• To a client that has no position in Apple, the broker would say, “our analyst just made a great call on Apple and the shares are down around $3 per share and I know you have wanted to buy Apple and here is your opportunity. He still has an Outperform on the stock with a $140 price target.”

So, what the analyst did here is come out with a negative note that will get the shares moving, in this case lower (matters not actually) and allow the brokers to call their clients and ask them to buy/add/sell as the case may be.

It’s called an “actionable” research report in the business. — Jay Somaney, Forbes, November 10, 2015

SEE ALSO:
Apple suppliers hit by Morgan Stanley’s iPhone sales forecast – December 15, 2015
Some analysts see Apple iPhone sales seen turning negative in 2016 – December 14, 2015
Cramer: Apple shares may not have momentum but they’re cheap – December 14, 2015
Morgan Stanley slashes Apple price target by 12%; shares fall in pre-market trading – December 14, 2015
Apple stock slides on Credit Suisse claims of iPhone component order cuts, weak iPhone 6s demand – December 2, 2015
UBS analyst’s latest ‘research’ note on Apple is just another ‘actionable’ note and should be totally ignored – November 16, 2015
Apple shares continue to get slammed on commission/bonus related ‘actionable research’ – November 10, 2015
Apple lower after Credit Suisse notes substantial supply-chain cuts – November 10, 2015

15 Comments

  1. The SEC needs to do its job and hammer Morgan Stanley for making false predictions based on rumors. Then Apple Corp needs to sue Morgan Stanley for misrepresentation of the facts. iPhone sales will increase over the next quarter, not fall – as predicted. See India. See China.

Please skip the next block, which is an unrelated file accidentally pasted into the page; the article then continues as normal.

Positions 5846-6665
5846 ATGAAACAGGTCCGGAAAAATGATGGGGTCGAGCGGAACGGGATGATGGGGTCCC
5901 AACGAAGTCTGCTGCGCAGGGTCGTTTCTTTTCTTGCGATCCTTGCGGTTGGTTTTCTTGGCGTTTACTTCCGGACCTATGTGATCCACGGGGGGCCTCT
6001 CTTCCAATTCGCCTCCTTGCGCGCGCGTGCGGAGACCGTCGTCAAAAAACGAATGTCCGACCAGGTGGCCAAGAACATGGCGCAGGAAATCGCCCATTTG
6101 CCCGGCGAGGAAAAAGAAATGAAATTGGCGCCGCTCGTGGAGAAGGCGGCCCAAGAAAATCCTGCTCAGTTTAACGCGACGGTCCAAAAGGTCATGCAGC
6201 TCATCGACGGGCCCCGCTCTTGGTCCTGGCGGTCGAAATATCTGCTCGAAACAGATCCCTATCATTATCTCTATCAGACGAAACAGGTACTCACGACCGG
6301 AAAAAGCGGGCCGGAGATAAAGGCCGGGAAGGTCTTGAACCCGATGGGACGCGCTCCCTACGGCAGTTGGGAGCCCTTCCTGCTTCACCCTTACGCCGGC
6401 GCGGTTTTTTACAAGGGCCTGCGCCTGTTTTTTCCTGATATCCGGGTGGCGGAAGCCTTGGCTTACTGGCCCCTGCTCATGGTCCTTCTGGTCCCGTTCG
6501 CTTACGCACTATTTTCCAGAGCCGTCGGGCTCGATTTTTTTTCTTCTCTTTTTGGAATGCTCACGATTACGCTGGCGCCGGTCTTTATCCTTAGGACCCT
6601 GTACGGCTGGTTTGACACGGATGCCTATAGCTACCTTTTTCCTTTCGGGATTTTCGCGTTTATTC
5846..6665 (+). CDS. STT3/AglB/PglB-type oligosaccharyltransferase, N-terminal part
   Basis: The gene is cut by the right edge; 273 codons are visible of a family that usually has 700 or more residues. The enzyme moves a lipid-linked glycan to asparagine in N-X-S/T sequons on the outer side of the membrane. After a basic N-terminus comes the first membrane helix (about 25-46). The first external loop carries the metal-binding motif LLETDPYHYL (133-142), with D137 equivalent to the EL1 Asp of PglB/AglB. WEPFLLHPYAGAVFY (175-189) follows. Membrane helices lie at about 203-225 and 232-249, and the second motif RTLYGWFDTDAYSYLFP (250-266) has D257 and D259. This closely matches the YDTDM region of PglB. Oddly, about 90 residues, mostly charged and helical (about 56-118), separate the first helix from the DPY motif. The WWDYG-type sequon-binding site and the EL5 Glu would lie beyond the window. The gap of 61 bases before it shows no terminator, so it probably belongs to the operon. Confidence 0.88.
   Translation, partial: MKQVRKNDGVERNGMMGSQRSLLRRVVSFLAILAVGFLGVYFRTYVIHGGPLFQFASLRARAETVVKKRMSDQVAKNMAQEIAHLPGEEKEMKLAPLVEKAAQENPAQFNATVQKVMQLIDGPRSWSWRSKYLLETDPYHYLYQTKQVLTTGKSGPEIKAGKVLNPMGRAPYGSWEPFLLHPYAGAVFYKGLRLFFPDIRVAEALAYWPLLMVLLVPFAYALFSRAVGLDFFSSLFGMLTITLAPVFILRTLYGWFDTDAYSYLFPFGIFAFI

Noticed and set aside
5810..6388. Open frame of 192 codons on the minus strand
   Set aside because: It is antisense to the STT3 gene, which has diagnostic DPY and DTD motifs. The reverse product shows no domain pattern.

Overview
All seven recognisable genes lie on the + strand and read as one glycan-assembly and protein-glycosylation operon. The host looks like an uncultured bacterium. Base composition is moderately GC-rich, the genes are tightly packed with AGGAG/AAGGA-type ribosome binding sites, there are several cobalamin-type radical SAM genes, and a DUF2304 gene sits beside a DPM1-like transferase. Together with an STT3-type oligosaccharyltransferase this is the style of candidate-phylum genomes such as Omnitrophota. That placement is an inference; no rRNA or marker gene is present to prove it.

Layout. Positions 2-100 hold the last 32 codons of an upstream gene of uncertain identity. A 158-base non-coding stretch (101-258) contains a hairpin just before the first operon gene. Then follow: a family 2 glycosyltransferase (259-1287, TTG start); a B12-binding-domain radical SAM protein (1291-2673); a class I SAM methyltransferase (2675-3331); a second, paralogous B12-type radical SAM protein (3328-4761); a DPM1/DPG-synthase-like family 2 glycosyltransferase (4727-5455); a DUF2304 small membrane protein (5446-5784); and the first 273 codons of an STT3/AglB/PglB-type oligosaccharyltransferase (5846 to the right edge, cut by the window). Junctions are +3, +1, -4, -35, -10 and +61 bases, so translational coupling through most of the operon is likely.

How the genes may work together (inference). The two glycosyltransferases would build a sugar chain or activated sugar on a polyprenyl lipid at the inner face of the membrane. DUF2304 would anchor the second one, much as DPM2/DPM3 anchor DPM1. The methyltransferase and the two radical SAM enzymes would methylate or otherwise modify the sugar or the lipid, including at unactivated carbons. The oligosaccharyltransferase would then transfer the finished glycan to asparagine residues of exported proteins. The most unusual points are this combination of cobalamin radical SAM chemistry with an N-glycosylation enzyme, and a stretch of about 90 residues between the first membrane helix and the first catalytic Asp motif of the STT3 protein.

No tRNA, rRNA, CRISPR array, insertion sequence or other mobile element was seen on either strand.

2. No surprises there but shows how ill-informed and reactionary the stock market is.
    Point in question. I invested 17K in Apple around 2006. That stock is now worth 200K.
    Since 2002, I have contributed over 150K in 401K and the assets are now worth 250K. The bulk of the increase is from dividends rather than stock increase.

  3. Interesting note about the Citi analysts being fined $30 million for one of their spurious “supply chain” checks in 2012. The SEC should go fine at least Credit Suisse for their similar rubbish on same subject over recent months!

  4. ok mdn,

    how about adding this to your tool box…. you sort of already do this with your “see also” list,

    but how about also keeping outright scores on hits and misses by various analysts and pundits,….. just like the media should be doing with their own pundits.

    that way we, and anyone else in the world can see who knows their onions and who doesn’t.

    box scores work for major league baseball, the nfl and the nba

  5. Economists learned long ago you cannot ask consumers what their “intent” is, or if they “would or would not buy at any particular price”. Because they often do not know. And they will anticipate perceived expectations of the survey.

    The only way to accurately assess what consumers would buy with various product attributes and at various price levels …is to WATCH WHAT THEY ACTUALLY BUY.

    Looks like Katy Huberty and her team at Morgan Stanley do not know this.

  6. Hmm, adjusting post holiday orders to balance just in time production targets in the next quarter. Who’ve thought Apple would ever do that, or had ever done it before?

    These notes are just ways to churn the stock and turn a quick profit on the backs of guileless shareholders.

Reader Feedback

This site uses Akismet to reduce spam. Learn how your comment data is processed.